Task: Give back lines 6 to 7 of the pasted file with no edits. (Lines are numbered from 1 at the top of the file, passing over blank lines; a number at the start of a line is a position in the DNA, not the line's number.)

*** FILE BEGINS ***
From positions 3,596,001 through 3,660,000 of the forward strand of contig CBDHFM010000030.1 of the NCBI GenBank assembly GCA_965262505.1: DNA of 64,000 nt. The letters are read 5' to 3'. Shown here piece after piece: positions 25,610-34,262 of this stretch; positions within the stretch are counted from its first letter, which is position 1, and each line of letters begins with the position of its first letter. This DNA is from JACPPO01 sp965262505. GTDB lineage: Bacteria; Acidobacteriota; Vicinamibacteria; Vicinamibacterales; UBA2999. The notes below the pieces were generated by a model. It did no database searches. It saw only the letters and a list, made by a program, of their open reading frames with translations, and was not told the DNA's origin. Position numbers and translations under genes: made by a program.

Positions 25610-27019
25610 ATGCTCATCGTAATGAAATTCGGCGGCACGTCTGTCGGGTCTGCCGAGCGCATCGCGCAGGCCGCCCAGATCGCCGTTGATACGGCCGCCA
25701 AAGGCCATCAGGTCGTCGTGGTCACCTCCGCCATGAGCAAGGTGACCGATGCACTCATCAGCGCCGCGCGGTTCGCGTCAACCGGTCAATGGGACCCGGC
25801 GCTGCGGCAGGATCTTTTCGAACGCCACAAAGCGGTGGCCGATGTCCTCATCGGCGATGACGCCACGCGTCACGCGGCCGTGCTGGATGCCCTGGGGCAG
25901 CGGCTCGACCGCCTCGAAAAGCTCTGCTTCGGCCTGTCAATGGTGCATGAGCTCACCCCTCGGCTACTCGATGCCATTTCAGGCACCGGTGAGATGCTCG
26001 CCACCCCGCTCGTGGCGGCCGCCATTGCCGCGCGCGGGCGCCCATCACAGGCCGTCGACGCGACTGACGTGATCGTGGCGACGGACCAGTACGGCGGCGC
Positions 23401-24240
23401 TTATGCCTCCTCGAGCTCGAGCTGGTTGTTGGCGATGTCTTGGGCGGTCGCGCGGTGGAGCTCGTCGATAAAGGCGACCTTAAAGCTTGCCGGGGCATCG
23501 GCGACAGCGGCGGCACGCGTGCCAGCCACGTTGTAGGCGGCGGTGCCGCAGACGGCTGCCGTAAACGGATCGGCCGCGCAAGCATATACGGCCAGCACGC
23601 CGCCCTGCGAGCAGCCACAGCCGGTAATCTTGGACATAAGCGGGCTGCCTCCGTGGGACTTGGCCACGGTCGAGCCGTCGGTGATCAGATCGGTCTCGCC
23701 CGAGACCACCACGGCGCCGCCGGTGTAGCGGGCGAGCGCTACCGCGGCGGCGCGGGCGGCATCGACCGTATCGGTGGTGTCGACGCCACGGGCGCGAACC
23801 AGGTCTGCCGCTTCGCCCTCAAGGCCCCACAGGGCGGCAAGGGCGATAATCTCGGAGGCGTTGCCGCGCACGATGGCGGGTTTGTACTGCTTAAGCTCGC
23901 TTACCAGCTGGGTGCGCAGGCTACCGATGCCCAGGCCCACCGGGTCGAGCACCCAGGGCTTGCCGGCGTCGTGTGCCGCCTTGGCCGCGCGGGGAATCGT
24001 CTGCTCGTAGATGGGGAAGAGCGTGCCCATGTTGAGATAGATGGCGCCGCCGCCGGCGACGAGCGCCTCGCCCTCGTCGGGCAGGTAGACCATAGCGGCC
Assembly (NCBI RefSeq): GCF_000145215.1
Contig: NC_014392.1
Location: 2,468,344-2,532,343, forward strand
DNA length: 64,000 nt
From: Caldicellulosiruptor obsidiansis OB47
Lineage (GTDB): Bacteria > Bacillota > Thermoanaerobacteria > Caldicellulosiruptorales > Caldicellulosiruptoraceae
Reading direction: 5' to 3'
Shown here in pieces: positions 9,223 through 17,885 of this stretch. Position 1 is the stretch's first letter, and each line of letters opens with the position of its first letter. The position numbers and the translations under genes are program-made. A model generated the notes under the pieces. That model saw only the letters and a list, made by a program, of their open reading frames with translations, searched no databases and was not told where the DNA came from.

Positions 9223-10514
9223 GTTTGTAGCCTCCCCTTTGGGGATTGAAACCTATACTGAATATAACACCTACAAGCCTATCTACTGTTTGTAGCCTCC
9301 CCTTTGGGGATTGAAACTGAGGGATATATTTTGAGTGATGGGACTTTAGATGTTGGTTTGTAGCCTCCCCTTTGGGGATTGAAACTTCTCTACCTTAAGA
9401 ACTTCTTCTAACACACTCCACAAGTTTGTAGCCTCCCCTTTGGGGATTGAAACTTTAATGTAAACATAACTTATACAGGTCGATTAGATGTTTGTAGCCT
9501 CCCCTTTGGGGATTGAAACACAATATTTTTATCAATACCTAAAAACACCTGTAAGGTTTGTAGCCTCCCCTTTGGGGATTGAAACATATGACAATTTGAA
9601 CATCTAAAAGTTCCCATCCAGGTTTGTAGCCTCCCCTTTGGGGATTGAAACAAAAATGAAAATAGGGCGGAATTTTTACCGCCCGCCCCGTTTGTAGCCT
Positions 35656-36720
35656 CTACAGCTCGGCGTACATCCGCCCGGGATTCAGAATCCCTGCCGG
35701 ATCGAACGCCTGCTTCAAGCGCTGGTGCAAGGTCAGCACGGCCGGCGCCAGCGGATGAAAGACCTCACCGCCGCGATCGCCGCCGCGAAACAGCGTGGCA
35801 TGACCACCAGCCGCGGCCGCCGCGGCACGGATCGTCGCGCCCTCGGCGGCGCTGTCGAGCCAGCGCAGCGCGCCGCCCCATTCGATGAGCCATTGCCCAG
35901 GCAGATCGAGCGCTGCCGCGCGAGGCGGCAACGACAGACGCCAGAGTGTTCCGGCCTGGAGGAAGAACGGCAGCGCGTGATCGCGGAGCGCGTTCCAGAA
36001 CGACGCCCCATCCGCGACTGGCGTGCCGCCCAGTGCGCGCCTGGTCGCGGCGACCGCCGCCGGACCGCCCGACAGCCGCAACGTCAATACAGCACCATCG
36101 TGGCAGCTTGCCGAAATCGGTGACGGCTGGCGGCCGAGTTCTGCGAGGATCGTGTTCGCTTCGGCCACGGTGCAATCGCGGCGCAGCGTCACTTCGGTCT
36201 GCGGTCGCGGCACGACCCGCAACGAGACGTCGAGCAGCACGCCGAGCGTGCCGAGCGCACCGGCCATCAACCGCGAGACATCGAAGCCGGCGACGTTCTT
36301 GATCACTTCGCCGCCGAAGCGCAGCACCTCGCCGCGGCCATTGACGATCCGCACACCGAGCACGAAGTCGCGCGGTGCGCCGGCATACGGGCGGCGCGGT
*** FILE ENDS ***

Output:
25901 CGGCTCGACCGCCTCGAAAAGCTCTGCTTCGGCCTGTCAATGGTGCATGAGCTCACCCCTCGGCTACTCGATGCCATTTCAGGCACCGGTGAGATGCTCG
26001 CCACCCCGCTCGTGGCGGCCGCCATTGCCGCGCGCGGGCGCCCATCACAGGCCGTCGACGCGACTGACGTGATCGTGGCGACGGACCAGTACGGCGGCGC